Human Rights Commission must investigate drinking water crisis
The complaint followed after the Organisation Undoing Tax Abuse (OUTA) became aware of the department’s continual failure to monitor and enforce compliance of water services institutions in terms of its Constitutional mandate, as per section 195.
According to OUTA, water management is deteriorating annually and the root cause of the problem is a lack of monitoring and enforcement by government.
“Having access to sufficient healthy water is a basic human right as written in our Constitution,” says Julius Kleynhans, OUTA’s Portfolio Director: Water & Environment. “The people of South Africa should feel confident that their water quality and supply is able to support population and economic growth.”
OUTA’s complaint also exposes human rights violations related to excessive pollution by municipal sewage being discharged into rivers and dams, which is well above acceptable levels. “The majority of drinking water supplied by municipalities to citizens is from rivers and dams. If a municipality fails to adequately treat sewage, water users and municipalities downstream may be affected by the contaminated water,” Kleynhans added.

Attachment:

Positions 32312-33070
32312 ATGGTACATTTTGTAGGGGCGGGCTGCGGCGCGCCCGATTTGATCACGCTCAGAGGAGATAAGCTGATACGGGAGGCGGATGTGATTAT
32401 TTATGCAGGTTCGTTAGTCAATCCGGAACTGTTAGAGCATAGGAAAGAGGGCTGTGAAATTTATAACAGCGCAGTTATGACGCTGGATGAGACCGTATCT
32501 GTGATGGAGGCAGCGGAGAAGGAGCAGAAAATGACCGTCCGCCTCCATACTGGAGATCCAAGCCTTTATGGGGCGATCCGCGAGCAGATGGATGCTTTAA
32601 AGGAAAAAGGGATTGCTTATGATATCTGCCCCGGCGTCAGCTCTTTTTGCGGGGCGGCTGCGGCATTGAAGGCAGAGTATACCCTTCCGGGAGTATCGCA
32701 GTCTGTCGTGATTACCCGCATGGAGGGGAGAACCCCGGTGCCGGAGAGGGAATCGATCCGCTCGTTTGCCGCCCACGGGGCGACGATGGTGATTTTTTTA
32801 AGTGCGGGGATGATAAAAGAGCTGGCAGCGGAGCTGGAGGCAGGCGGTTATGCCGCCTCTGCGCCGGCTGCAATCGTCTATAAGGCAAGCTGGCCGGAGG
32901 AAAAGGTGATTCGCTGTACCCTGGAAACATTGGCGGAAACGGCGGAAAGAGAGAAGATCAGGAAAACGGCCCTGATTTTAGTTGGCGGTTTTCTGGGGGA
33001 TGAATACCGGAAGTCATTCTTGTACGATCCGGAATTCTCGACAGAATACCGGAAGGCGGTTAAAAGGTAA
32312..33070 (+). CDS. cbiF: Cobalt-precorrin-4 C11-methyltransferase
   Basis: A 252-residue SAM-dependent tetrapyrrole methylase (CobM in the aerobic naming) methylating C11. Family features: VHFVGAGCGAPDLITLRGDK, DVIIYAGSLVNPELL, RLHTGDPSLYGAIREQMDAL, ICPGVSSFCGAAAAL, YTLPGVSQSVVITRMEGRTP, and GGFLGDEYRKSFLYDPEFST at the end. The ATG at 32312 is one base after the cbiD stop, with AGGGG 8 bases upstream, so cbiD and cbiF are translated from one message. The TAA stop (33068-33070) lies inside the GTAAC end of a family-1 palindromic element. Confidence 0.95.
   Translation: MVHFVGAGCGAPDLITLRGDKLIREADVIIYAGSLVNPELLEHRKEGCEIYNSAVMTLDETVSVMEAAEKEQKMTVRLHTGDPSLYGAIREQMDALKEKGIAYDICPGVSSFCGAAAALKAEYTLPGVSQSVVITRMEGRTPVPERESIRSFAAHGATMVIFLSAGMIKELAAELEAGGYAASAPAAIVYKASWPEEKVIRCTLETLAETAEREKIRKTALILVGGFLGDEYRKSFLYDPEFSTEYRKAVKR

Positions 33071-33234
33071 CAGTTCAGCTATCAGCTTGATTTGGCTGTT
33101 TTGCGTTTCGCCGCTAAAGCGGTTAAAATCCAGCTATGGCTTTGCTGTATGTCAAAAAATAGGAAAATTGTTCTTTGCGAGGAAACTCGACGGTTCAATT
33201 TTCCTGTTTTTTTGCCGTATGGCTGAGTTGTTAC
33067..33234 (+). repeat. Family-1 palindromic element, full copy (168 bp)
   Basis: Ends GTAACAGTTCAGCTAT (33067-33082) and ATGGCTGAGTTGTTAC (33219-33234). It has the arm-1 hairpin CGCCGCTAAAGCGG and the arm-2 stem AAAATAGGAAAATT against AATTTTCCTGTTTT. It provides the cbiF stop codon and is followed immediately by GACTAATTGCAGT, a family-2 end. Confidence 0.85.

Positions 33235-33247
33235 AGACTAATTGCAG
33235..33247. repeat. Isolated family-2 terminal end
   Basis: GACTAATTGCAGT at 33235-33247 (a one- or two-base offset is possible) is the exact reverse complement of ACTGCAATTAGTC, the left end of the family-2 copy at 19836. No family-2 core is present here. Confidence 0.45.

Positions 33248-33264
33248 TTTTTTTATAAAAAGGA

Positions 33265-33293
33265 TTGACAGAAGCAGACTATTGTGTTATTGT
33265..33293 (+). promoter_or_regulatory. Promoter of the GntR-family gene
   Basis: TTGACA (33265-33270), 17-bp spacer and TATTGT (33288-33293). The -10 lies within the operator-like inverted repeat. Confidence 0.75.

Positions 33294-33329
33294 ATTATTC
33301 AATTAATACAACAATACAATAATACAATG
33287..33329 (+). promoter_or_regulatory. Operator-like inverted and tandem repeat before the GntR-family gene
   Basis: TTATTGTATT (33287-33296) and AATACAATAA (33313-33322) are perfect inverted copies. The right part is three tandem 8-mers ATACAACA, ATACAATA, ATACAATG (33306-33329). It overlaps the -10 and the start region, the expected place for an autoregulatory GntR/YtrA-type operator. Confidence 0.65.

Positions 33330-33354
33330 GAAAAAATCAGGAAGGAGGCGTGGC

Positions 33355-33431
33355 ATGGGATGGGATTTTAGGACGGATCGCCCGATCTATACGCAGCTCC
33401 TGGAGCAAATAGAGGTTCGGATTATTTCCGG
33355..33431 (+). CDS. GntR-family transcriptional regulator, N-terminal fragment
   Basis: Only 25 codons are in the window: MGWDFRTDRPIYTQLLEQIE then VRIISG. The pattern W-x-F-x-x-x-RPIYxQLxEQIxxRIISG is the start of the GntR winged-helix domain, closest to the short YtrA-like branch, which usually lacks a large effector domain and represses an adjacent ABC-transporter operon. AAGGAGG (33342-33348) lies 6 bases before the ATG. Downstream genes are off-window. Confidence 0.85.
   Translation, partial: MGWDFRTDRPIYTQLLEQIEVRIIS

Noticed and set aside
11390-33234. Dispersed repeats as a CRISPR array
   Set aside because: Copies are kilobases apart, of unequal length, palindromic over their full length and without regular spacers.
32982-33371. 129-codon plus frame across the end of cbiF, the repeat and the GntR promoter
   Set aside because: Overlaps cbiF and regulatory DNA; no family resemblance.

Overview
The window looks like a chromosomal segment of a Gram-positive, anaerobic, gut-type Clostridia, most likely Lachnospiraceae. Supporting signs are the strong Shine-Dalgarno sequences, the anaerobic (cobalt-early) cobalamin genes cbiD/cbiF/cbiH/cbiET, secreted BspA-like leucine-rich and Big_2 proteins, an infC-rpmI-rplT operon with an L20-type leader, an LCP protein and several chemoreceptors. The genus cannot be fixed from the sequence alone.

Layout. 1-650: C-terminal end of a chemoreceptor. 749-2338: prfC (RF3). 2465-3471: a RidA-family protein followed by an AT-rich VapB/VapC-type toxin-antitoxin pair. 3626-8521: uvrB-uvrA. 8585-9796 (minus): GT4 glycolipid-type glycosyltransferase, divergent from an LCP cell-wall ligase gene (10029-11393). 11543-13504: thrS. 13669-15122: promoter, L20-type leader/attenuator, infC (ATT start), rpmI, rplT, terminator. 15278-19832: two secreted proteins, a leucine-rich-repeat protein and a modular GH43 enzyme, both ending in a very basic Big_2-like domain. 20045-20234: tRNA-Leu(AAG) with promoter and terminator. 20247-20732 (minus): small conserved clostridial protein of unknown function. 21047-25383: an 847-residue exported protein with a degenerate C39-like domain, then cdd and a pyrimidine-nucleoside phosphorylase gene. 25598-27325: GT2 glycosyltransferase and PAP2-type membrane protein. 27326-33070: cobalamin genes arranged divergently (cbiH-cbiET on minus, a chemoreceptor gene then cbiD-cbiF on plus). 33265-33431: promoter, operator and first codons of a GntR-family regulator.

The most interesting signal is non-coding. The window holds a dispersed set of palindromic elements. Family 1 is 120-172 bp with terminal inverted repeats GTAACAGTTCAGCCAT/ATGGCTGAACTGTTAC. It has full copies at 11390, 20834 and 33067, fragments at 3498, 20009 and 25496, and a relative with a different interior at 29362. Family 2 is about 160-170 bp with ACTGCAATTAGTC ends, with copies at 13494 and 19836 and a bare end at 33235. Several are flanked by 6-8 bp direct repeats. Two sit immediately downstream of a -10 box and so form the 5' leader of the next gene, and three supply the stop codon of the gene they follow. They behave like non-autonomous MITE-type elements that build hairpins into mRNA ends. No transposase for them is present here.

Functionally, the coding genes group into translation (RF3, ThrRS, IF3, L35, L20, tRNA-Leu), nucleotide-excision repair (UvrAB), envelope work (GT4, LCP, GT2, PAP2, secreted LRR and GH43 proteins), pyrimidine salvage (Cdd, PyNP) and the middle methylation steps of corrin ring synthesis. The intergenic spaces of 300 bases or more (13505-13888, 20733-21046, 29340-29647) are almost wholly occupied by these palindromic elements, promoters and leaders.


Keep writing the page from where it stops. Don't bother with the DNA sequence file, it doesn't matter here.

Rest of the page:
According to the most recent data from the Department of Water & Environment (DWS):
76% of municipal drinking water systems fail to comply with drinking water quality standards through chemical compliance and 20% with microbiological compliance as indicated in the 2014 Blue Drop Report;
93% of our wastewater treatment systems do not comply to discharge standards according to the 2013 Green Drop Report. Current figures on the DWS website indicate that in March 2017, 3,7 Mega Litres (3,7 Billion litres) of wastewater is discharged every day, effectively polluting our rivers and drinking water supplies, placing the health of millions of South Africans at risk.
36.4% of treated drinking water is lost due to leakage within urban infrastructure indicated by the 2012 Non-Revenue Water Report;
The Custodian and Regulator indicated that the lack of monitoring or enforcing compliance is because of limited human and financial resources, yet the Minister left R2 billion of her budget 2014/2015 unspent.
98% of all water in South Africa has been allocated to demand and it is mentioned we will need 32% more water to cater for future needs by 2030. Unfortunately, the Minister has delayed the Lesotho Highland Water Project Phase 2 extending the date of operation to possibly 2026, which is now several years behind the initial plans to meet Gauteng’s water demands.
OUTA believes this has become a human rights issue of serious proportion and it is of concern that civil society organisations are having to hold Government to account for not doing its job. We trust the public will realise the dire consequences of this issue and will get behind OUTA to fight for their rights.
Afrikaans sound bite here
English sound bite here
View the Executive Summary here
View the SAHRC complaint here